Letter from Africa: Should Nigerians be worried about President Buhari's health?

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Nigeria"s President Muhammadu Buhari signs the instrument of ratification of the Paris Agreement on climate change in Abuja, Nigeria March 28, 2017.Image source, Reuters
Image caption,
Muhamadu Buhari only returned to work in March after getting medical treatment in the UK

In our series of letters from African journalists, the editor-in-chief of Nigeria's Daily Trust newspaper, Mannir Dan Ali, writes that President Muhamadu Buhari has been accused of being as secretive about his health as his US counterpart Donald Trump has been about his tax returns.

Nigerians are increasingly worried about Mr Buhari's health, hoping that he does not die in office like President Umaru Yar'Adua did in 2010, after a lengthy illness which saw him fly to Germany and Saudi Arabia for treatment.

The latest concerns have been fuelled by the fact that Mr Buhari, 74, missed the last two cabinet meetings and failed to attend Friday's Muslim prayers, even though the mosque is about a minute's walk from his office and residence.

The government has shared little information about his health, and a journalist with a leading newspaper was thrown out of State House by the president's chief security officer after he reported on the latest concerns.

Mr Buhari's media aides distanced themselves from the officer's actions, and got a more senior security officer to overturn the ban on the reporter attending State House press conferences and other events.

Mannir Dan Ali:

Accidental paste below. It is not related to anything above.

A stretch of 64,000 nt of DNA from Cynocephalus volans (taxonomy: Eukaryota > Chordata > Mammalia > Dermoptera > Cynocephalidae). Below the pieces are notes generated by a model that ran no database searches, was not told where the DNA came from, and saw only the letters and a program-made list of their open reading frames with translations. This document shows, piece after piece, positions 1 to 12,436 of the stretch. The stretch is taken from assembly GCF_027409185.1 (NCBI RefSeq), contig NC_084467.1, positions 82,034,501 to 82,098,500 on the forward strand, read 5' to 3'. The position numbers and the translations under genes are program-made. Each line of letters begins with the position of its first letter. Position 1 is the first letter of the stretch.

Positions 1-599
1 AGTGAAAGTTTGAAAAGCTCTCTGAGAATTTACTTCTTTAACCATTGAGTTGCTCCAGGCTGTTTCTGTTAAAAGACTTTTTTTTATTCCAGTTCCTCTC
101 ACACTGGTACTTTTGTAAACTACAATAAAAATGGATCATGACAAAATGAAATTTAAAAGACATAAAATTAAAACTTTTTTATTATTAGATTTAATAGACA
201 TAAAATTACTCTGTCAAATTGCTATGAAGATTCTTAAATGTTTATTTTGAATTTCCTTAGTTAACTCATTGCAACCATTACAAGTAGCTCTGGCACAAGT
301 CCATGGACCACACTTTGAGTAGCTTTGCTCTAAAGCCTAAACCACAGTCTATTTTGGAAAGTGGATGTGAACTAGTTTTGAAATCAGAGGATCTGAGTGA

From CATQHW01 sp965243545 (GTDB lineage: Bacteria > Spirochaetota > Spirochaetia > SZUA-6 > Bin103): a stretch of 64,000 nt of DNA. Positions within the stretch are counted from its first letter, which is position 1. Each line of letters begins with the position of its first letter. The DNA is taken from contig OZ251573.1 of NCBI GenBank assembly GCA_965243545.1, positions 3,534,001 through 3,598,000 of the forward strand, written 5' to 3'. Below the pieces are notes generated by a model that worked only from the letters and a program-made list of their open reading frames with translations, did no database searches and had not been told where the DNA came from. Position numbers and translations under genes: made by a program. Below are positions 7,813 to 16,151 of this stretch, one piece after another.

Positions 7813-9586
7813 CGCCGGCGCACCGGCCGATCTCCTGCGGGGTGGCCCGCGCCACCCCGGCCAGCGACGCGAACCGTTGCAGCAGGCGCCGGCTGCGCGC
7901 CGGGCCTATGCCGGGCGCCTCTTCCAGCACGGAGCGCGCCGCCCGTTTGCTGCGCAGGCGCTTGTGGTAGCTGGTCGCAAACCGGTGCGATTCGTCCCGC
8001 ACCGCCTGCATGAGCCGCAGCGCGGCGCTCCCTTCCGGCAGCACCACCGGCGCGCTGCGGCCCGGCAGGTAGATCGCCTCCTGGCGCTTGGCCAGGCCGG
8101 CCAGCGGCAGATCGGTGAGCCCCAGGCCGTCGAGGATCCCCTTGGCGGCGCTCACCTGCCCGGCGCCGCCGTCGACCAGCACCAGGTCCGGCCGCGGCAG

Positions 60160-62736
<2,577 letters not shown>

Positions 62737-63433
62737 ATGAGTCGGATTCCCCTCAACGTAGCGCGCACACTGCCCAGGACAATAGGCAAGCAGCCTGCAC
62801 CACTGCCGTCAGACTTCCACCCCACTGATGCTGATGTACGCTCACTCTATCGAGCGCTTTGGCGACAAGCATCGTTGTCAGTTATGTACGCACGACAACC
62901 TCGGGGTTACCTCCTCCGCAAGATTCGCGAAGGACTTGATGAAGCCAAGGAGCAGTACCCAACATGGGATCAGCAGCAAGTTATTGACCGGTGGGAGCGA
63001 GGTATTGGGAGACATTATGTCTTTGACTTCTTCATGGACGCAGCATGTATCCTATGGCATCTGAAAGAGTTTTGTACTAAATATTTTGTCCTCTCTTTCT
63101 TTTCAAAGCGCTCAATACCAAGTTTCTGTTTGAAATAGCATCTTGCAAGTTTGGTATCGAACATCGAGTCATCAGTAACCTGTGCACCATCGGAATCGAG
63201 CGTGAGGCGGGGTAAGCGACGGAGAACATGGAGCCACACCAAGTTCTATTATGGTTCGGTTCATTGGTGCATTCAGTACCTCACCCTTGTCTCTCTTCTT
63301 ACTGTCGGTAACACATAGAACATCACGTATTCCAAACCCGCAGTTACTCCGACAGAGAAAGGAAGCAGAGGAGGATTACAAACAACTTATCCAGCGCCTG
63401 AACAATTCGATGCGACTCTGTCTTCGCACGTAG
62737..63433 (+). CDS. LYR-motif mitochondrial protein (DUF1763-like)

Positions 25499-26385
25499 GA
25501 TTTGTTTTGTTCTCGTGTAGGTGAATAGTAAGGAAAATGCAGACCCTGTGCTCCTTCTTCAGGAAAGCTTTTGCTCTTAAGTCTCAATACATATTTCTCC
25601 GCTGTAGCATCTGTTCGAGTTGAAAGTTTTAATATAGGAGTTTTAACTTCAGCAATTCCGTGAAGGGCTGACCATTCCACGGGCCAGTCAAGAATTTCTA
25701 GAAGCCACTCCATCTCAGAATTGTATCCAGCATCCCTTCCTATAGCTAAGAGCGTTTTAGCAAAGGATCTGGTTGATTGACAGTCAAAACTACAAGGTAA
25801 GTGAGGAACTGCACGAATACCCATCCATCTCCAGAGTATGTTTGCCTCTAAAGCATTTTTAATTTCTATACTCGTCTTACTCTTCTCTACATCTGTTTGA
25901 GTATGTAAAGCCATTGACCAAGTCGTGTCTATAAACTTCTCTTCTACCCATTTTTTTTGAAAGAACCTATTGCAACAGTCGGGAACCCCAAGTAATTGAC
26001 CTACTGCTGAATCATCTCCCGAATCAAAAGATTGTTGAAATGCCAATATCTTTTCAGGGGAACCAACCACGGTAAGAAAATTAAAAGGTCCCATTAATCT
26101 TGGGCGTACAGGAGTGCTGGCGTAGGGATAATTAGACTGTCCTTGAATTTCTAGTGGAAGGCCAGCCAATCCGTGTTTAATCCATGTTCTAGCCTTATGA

Image source, Mannir Dan Ali

"The president has cut down on his official engagements and no longer ventures out of State House"

The incident showed that the president's aides are finding it difficult to deal with questions about the health of the former military ruler. Unfortunately for them, the issue is not about to go away.

After returning from a seven-week medical trip to the UK in early March, Mr Buhari said he had never been "so sick" in his life and hinted, without giving details, that he had had a blood transfusion.

Since then, there have been credible reports that his UK doctors have been to Nigeria to treat him, although these have not been confirmed.

The president has also cut down on his official engagements and no longer ventures out of State House.

Buhari's unhealthy start to 2017

19 January: Leaves for UK on "medical vacation"

5 February: Asks parliament to extend medical leave

10 March: Returns home but does not resume work immediately

26 April: Misses cabinet meeting and is "working from home"

28 April: Misses Friday prayers

He used to chair the weekly cabinet meetings and attend Friday prayers - an opportunity for his close allies to shake hands with him.

But after failing to attend Wednesday's cabinet meeting, Information minister Lai Mohammed told reporters that on the advice of his doctors, Mr Buhari would spend the day working from home and asked for all files requiring his attention to be sent to his official residence.

While many Nigerians are heeding the minister's appeal to pray for the president's speedy recovery, some, like Nobel Prize-winning author Wole Soyinka, are asking the president to give more details about his health.

"Guarding your state of health like Donald Trump is guarding his tax returns is not what we expect from a Nigerian president," he said in a statement.

It is unclear whether Mr Buhari will be more transparent about his health, but people are hoping that the president, who is halfway into his term, gets better soon so that he can devote himself to tackling the tough challenges facing Nigeria, including the biggest economic downturn since the end of military rule in 1999.

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